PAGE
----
“After writing three non-fiction books about the Middle East, I thought it was time to write a novel to educate readers about the Middle East in perhaps a more palatable way and hopefully encourage them to learn more about the area and why what’s happening there now is happening,” she said.
Sultan describes the genre of the novel as “historical fiction.” The novel has a you-are-there quality with visual, graphic details of geographic locations, streets, nature, clothing, and even food. Her intricate weaving of historical events and information into the plot and dialogue is James Michener-esque. And while you might be tempted to take some notes as you read or even pull out a map, things keep happening so fast that you simply want to keep reading rather than stop.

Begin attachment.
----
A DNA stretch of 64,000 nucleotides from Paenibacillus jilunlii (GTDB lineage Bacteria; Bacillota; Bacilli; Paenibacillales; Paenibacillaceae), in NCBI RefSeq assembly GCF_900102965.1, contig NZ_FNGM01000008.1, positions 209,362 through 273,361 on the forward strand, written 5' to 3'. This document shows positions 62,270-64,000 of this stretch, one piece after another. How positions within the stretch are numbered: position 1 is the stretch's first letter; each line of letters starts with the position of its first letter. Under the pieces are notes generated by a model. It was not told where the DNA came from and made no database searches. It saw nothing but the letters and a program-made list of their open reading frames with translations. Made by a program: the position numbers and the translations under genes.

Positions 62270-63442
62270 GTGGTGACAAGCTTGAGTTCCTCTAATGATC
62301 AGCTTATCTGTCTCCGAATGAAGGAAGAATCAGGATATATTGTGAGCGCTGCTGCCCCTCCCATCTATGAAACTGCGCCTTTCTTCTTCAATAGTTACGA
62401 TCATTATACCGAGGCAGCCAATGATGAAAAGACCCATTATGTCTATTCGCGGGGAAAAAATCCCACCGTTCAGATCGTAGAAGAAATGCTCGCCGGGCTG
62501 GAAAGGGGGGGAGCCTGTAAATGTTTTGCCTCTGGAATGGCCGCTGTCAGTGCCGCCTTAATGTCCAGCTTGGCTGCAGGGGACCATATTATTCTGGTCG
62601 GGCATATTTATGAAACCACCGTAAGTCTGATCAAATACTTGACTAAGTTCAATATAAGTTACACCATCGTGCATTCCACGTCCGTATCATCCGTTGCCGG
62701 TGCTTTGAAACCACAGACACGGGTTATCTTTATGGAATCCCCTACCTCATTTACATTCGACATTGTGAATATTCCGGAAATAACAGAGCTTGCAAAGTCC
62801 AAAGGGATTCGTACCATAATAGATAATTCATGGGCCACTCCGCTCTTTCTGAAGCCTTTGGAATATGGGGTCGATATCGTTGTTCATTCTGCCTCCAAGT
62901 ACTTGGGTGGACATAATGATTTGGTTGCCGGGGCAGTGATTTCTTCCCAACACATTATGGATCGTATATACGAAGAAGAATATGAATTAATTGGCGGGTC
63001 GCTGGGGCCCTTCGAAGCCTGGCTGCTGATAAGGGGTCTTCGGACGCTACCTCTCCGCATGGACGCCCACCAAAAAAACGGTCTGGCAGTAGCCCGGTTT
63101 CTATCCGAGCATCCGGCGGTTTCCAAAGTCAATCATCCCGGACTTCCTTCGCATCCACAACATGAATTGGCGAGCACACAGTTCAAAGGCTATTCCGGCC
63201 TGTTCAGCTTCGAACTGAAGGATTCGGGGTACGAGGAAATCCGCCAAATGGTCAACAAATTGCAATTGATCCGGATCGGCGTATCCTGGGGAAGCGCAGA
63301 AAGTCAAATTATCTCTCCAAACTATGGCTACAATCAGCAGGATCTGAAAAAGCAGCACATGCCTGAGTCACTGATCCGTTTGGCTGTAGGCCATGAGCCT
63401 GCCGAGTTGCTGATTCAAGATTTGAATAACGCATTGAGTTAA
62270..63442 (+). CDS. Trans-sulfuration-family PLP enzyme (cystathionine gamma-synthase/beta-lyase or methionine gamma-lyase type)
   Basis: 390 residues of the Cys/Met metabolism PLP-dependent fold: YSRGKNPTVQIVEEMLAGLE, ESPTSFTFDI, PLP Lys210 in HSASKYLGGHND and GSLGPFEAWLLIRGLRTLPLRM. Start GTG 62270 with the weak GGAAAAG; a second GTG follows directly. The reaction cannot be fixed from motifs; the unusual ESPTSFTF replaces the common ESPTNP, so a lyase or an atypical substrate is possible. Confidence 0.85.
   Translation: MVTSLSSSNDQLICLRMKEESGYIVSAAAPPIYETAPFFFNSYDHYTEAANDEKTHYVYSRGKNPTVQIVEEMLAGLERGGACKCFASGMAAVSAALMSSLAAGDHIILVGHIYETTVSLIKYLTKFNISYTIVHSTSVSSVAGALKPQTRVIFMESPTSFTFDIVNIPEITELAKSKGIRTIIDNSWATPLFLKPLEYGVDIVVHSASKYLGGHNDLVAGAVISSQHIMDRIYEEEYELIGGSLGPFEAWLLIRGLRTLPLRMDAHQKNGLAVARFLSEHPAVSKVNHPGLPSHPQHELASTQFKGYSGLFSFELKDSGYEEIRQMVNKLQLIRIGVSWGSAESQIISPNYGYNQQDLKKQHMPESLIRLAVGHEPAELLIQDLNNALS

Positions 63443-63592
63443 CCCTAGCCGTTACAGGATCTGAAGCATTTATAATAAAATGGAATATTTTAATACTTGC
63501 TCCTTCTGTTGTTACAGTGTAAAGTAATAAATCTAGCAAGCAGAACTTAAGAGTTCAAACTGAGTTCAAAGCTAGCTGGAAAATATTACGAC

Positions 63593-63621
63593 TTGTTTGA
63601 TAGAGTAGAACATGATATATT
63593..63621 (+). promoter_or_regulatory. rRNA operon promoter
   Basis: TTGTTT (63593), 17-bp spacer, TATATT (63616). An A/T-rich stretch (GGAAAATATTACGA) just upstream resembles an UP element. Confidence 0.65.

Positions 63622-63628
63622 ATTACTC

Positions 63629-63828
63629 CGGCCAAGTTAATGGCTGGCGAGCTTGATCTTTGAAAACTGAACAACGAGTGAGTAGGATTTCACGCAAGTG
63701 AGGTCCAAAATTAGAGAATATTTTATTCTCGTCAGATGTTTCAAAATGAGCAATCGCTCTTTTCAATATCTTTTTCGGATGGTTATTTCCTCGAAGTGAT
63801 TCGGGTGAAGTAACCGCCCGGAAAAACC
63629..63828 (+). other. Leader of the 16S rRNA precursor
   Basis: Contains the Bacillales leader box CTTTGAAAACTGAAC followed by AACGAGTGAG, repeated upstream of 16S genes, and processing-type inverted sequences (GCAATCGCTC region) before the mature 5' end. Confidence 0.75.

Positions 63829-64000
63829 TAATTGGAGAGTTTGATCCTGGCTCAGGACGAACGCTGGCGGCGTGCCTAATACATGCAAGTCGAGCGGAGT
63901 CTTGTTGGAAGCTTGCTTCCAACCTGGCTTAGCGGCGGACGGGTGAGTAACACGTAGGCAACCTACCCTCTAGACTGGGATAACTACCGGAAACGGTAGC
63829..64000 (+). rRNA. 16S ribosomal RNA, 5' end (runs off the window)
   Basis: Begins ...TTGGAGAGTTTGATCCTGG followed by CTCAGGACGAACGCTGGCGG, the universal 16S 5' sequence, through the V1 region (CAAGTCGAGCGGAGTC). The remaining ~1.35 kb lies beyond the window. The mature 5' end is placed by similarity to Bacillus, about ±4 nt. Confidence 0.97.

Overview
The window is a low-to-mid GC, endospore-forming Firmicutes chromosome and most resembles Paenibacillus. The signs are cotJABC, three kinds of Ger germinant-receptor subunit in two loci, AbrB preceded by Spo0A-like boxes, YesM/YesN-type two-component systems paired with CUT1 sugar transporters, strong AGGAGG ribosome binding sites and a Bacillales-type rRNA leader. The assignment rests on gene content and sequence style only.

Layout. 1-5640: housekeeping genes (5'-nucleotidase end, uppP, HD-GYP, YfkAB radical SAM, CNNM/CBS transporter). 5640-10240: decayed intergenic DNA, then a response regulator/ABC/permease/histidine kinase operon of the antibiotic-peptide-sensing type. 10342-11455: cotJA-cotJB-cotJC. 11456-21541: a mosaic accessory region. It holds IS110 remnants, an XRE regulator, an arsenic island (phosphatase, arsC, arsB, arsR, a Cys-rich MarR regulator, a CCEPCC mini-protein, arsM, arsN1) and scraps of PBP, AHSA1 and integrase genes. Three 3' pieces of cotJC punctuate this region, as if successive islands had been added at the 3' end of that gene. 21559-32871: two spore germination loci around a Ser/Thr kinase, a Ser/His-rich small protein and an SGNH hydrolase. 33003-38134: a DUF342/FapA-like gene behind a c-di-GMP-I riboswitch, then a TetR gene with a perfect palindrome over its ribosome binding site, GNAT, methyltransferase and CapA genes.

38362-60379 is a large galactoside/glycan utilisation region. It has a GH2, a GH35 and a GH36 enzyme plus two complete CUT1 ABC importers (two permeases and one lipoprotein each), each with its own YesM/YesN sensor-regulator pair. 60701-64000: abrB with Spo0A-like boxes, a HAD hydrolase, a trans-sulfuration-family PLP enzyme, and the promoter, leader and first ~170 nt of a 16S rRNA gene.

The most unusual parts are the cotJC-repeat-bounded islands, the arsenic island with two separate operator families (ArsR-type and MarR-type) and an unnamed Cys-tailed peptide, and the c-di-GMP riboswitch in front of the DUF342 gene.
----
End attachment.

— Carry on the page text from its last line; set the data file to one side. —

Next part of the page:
She has actually visited all of the locations in the novel, including the Khaim Prison, where atrocities were committed. When touring the prison, after it had been shut down, one of the Lebanese Army officers who arranged the tour asked that she “tell our story.” The novel is dedicated to the “17,000 people who were disappeared during the Lebanese Civil War, and to their families who continue to live suspended lives, unable to put closure on their suffering and loss.”
The Syrian is available at The Local Store, 205 N. Dewey St., and on in both paperback and Kindle editions.
The book is also available here.